Research conducted at the University of Hawaiʻi (UH) at Mānoa School of Ocean and Earth Science and Technology (SOEST) on a marine sponge in Kāneʻohe Bay, Oʻahu revealed a unique feeding strategy, wherein the sponge animal acquires important components of its diet from bacteria living within the sponge.
Coral reefs are one of Hawaiʻi’s most important natural resources and support fisheries and the state’s economy. Marine sponges are important components of coral reef ecosystems, but in Hawaiʻi, the Indo-Australian sponge Mycale grandis is an invasive alien species that was only first documented in the islands in the late 1990s. M. grandis is now found in and near major harbors of the Main Hawaiian Islands as well as within Kāneʻohe Bay.
In a study led by Dr. Joy Leilei Shih for her doctoral research at UH Mānoa, the diet of M. grandis sponges collected from Kāneʻohe Bay was elucidated by using a new application of a technique that relies on naturally occurring stable isotopes to understand the origin of specific compounds in the tissues of plants and animals. In this case, the team tested where amino acids, the building blocks of proteins in tissues, in the sponge came from. Did they originate from food caught and filtered from seawater or were they supplied to the sponge from the microbes living within the sponge itself?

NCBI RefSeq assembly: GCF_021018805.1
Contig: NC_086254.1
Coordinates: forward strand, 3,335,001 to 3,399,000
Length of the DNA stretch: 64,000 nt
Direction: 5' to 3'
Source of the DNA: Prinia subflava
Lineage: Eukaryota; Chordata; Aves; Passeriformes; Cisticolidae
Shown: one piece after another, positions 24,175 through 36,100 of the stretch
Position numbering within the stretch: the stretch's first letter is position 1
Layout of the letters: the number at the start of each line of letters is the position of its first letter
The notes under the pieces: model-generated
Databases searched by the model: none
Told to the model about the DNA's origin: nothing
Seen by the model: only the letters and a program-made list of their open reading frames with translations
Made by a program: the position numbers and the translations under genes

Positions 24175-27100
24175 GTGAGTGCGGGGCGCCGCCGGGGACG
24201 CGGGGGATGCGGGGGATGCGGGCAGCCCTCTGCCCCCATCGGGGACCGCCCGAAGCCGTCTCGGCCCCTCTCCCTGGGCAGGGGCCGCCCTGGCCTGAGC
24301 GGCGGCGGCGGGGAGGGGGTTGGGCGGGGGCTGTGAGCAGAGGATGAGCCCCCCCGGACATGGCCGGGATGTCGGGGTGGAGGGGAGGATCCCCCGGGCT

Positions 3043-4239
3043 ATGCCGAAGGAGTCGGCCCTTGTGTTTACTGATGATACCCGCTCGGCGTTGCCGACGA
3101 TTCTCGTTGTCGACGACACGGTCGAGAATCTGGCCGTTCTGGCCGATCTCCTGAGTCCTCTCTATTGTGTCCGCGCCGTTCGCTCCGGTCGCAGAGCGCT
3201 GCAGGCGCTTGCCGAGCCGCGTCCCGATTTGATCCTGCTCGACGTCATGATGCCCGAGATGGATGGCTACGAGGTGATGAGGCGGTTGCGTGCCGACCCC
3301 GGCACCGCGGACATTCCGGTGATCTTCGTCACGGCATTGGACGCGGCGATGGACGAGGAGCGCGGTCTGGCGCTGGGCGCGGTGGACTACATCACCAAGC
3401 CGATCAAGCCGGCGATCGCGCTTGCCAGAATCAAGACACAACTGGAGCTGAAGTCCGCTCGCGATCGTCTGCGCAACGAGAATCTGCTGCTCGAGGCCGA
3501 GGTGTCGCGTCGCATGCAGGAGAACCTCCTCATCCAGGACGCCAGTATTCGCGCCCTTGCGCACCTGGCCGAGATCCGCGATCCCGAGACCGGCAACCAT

When one organism consumes another, elemental properties in the prey are conserved and leave behind a unique chemical pattern with the predator. By assessing the chemical difference between predator and prey tissues, Shih and colleagues found the diet of sponges did not originate from photosynthesizing microbes (such as seen in corals) and M. grandis feeding did not follow general patterns of other multicellular animals. Instead, the isotopic patterns of the sponge and its symbiotic microbes were not different from one another, indicating the sponge obtains nutrition through the uptake of amino acids originating from their symbiotic microbes.
“While we knew that the symbionts of sponges play an important role in their diet, the mechanism by which it occurred was unknown,” said Shih. “The only way to produce the observed amino acid isotopic pattern, or fingerprint, if you will, is through the direct transfer of amino acids from their symbiotic bacteria.”
“The patterns we detected in M. grandis and its symbionts are very interesting, as they suggest sponges may be actively capturing materials in seawater to support the needs of their microbial community, which in turn supply the sponge with essential tissue building blocks,” said Dr. Chris Wall, a postdoctoral researcher at UH Mānoa and a co-author on the study.
“The symbiosis we see between the sponge and its microbial community is remarkable,” said Shih. “The intimate relationship between sponges and their symbionts developed over their long evolutionary history. Sponges are the oldest multi-cellular animal on earth. That’s why they are so well-adapted and resilient.”
The researchers’ new approach to investigating sponge feeding strategies can be applied to future research on other marine sponges in Hawai‘i and elsewhere. Sponges play an important role in the nutrient dynamics of coral reefs, and in the future, sponges may rise to dominate coral reefs as corals decline from direct pressure from human activity and climate change. This work can help policymakers design better informed conservation plans and provides new insights into the biology of sponges and shows the importance of marine microbes to the diet of an invasive sponge.